Hmm, the eigenfunctions just depend on the input training data distribution (which we call ), and in this experiment, they are distributed evenly on the interval . Given that the labels are independent of this, you'll get the same NTK eigendecomposition regardless of the target function.

I'll probably spin up some quick experiments in a multiple dimensional input space to see if it looks different, but I would be quite surprised if the eigenfunctions stopped being sinusoidal. Another thing to vary could be the distribution of input points.

Typically the property which induces sinusoidal eigenfunctions is some kind of permutation invariance - e.g. if you can rotate the system without changing the loss function, that should induce sinusoids.

The underlying reason for this:

• When two matrices commute, they share an eigenspace. In this case, the "commutation" is between the matrix whose eigenvectors we want, and the permutation.
• The eigendecomposition of a permutation matrix is, roughly speaking, a fourier transform, so its eigenvectors are sinusoids.

We don't fully understand this comment.

Our current understanding is this:

• The kernel matrix  of shape  takes in takes in two label vectors and outputs a real number: . The real number is roughly the negative log prior probability of that label set.
• We can make some orthogonal matrix that transforms the labels , such that the real number output doesn't change.
• This is a transformation that keeps the label prior probability the same, for any label vector.
•  for all  iff , which implies  and  share the same eigenvectors (with some additional assumption about  having different eigenvalues, which we think should be true in this case).
• Therefore we can just find the eigenvectors of .

But what can  be? If  has multiple eigenvalues that were the same, then we could construct an R that works for all . But empirically aren't the eigenvalues of K all different?
So we are confused about that.

Also we are confused about this: "without changing the loss function". We aren't sure how the loss function comes into it.

Also this: "training against a sinusoid" seems false? Or we really don't know what this means.

Ignore the part about training against a sinusoid. That was a more specific hypothesis, the symmetry thing is more general. Also ignore the part about "not changing the loss function", since you've got the right math.

I'm a bit confused that you're calling  a label vector; shouldn't it be shaped like a data pt? E.g. if I'm training an image classifier, that vector should be image-shaped. And then the typical symmetry we'd expect is that the kernel is (approximately) invariant to shifting the image left, right, up or down a pixel, and we could take any of those shifts to be R.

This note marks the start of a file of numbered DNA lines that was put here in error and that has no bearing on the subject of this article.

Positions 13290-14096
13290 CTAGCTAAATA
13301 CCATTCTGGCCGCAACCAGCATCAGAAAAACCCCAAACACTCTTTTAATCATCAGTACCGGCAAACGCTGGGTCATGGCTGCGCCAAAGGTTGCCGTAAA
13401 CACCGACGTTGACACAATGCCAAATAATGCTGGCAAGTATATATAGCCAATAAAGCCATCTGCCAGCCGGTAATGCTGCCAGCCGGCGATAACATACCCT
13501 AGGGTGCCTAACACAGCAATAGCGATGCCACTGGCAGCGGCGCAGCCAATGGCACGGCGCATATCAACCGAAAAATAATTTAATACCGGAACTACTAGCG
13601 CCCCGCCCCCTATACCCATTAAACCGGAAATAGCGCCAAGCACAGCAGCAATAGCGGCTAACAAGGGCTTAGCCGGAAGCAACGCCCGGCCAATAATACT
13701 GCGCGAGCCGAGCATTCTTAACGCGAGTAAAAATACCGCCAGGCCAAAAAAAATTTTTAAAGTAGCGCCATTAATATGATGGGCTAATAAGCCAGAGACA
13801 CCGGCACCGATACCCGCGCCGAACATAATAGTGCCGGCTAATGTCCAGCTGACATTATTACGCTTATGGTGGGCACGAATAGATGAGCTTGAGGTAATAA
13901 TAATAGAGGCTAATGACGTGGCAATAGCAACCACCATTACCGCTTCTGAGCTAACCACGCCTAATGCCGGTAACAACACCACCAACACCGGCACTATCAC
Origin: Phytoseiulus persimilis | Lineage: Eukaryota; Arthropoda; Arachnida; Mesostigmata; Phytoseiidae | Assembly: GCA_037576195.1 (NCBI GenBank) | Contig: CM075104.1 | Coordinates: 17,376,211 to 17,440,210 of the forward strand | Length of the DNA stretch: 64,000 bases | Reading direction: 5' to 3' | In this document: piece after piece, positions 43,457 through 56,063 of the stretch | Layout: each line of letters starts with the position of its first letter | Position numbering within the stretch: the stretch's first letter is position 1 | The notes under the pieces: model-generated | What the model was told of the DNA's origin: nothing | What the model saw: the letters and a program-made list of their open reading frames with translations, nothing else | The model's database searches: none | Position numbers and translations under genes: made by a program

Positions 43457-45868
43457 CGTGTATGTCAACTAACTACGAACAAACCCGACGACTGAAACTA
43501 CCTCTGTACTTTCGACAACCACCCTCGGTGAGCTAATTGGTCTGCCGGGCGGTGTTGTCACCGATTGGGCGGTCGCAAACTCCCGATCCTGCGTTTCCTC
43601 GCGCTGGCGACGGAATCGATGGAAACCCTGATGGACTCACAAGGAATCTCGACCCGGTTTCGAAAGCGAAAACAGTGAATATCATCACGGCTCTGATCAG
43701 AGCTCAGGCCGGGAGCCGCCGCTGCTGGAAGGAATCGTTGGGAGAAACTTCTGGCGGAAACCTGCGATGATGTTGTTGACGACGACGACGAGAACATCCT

The eigenfunctions we are calculating are solutions to:

Where  is the data distribution,  is an eigenvalue and  is an eigenfunction.

So the eigenfunction is a label function with input , a datapoint. The discrete approximation to it is a label vector, which I called  above.

I'd expect that as long as the prior favors smoother functions, the eigenfunctions would tend to look sinusoidal?

This equation describes (almost) linear regression on a particular feature space :

This approximation isn't obvious to me. It holds if $f(x, \theta_0) \approx 0$ and $\theta_0 \approx 0$, but these aren't stated. Are they true?

Yeah good point, I should have put more detail here.

My understanding is that, for most common initialization distributions and architectures,  and  in the infinite width limit. This is because they both end up being expectations of random variables that are symmetrically distributed around 0.

However, in the finite width regime if we want to be precise, we can simply add those terms back onto the kernel regression.

So really, with finite width:

There are a few other very non-rigorous parts of our explanation. Another big one is that  is underspecified by the data in the infinite width limit, so it could fit the data in lots of ways. Stuff about ridge regularized regression and bringing in details about gradient descent fixes this, I believe, but I'm not totally sure whether it changes anything at finite width.

Thanks!

From our implementation in the notebook, we can train a 3 layer ReLU network on 5 datapoints, and it tends to land on a function that looks something like this:

I was curious if the NTK prior would predict the two slightly odd bumps on either side of 0 on x-axis. I usually think of neural networks as doing linear interpolation when trained on tiny 1-d datasets like this, and this shape doesn't really fit that story.
I tested this by adding three possible test datapoints and finding the log-prob of each. As you can see, the blue one has the lowest negative log-prob, so the NTK does predict that a higher data point is more likely at that location:

Unfortunately, if I push the blue test point even higher, it gets even more probable, until around y=3:

I'm confused by this. If the NTK predicts y=3 as the most likely, why doesn't the trained neural network have a big spike there?

Another test at y=0.7 to see if the other bump is predicted gives us a really weird result:

The yellow test point is by far the most a priori likely, which just seems wrong, considering the bump in the nn function is in the other direction.

Before publishing this post I'd only tested a few of these, and the results seemed to fit well with what I expected (classic). Now that I've tested more test points, I'm deeply confused by these results, and they make me think I've misunderstood something in the theory or implementation.

There was some Yannic video that I remember thinking did a good job of motivating kernels...

The gist being that they're nonlinearities with a "key" that lets you easily do linear operations on them.